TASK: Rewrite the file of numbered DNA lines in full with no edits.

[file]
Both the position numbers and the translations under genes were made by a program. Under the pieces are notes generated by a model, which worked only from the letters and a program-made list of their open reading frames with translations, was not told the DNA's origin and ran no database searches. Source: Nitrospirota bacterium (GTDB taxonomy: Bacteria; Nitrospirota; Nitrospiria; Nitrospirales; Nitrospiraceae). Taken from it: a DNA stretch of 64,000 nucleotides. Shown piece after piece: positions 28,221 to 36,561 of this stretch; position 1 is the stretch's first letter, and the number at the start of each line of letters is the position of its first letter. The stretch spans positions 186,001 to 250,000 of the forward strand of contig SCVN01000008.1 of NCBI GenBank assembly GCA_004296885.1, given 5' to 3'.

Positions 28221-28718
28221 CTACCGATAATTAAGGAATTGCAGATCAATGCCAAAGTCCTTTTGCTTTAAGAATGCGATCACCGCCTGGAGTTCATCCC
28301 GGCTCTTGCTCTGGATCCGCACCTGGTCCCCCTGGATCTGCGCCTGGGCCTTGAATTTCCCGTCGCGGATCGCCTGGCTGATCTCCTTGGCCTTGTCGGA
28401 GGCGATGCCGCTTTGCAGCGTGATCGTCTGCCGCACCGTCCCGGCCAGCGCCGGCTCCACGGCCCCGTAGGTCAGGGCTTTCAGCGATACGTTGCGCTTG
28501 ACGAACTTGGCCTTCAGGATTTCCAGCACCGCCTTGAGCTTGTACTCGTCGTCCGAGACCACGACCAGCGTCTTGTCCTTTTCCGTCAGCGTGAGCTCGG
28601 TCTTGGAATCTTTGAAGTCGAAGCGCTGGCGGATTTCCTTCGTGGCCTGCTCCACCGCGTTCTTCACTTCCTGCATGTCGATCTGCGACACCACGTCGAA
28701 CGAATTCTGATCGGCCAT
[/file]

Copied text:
Both the position numbers and the translations under genes were made by a program. Under the pieces are notes generated by a model, which worked only from the letters and a program-made list of their open reading frames with translations, was not told the DNA's origin and ran no database searches. Source: Nitrospirota bacterium (GTDB taxonomy: Bacteria; Nitrospirota; Nitrospiria; Nitrospirales; Nitrospiraceae). Taken from it: a DNA stretch of 64,000 nucleotides. Shown piece after piece: positions 28,221 to 36,561 of this stretch; position 1 is the stretch's first letter, and the number at the start of each line of letters is the position of its first letter. The stretch spans positions 186,001 to 250,000 of the forward strand of contig SCVN01000008.1 of NCBI GenBank assembly GCA_004296885.1, given 5' to 3'.

Positions 28221-28718
28221 CTACCGATAATTAAGGAATTGCAGATCAATGCCAAAGTCCTTTTGCTTTAAGAATGCGATCACCGCCTGGAGTTCATCCC
28301 GGCTCTTGCTCTGGATCCGCACCTGGTCCCCCTGGATCTGCGCCTGGGCCTTGAATTTCCCGTCGCGGATCGCCTGGCTGATCTCCTTGGCCTTGTCGGA
28401 GGCGATGCCGCTTTGCAGCGTGATCGTCTGCCGCACCGTCCCGGCCAGCGCCGGCTCCACGGCCCCGTAGGTCAGGGCTTTCAGCGATACGTTGCGCTTG
28501 ACGAACTTGGCCTTCAGGATTTCCAGCACCGCCTTGAGCTTGTACTCGTCGTCCGAGACCACGACCAGCGTCTTGTCCTTTTCCGTCAGCGTGAGCTCGG
28601 TCTTGGAATCTTTGAAGTCGAAGCGCTGGCGGATTTCCTTCGTGGCCTGCTCCACCGCGTTCTTCACTTCCTGCATGTCGATCTGCGACACCACGTCGAA
28701 CGAATTCTGATCGGCCAT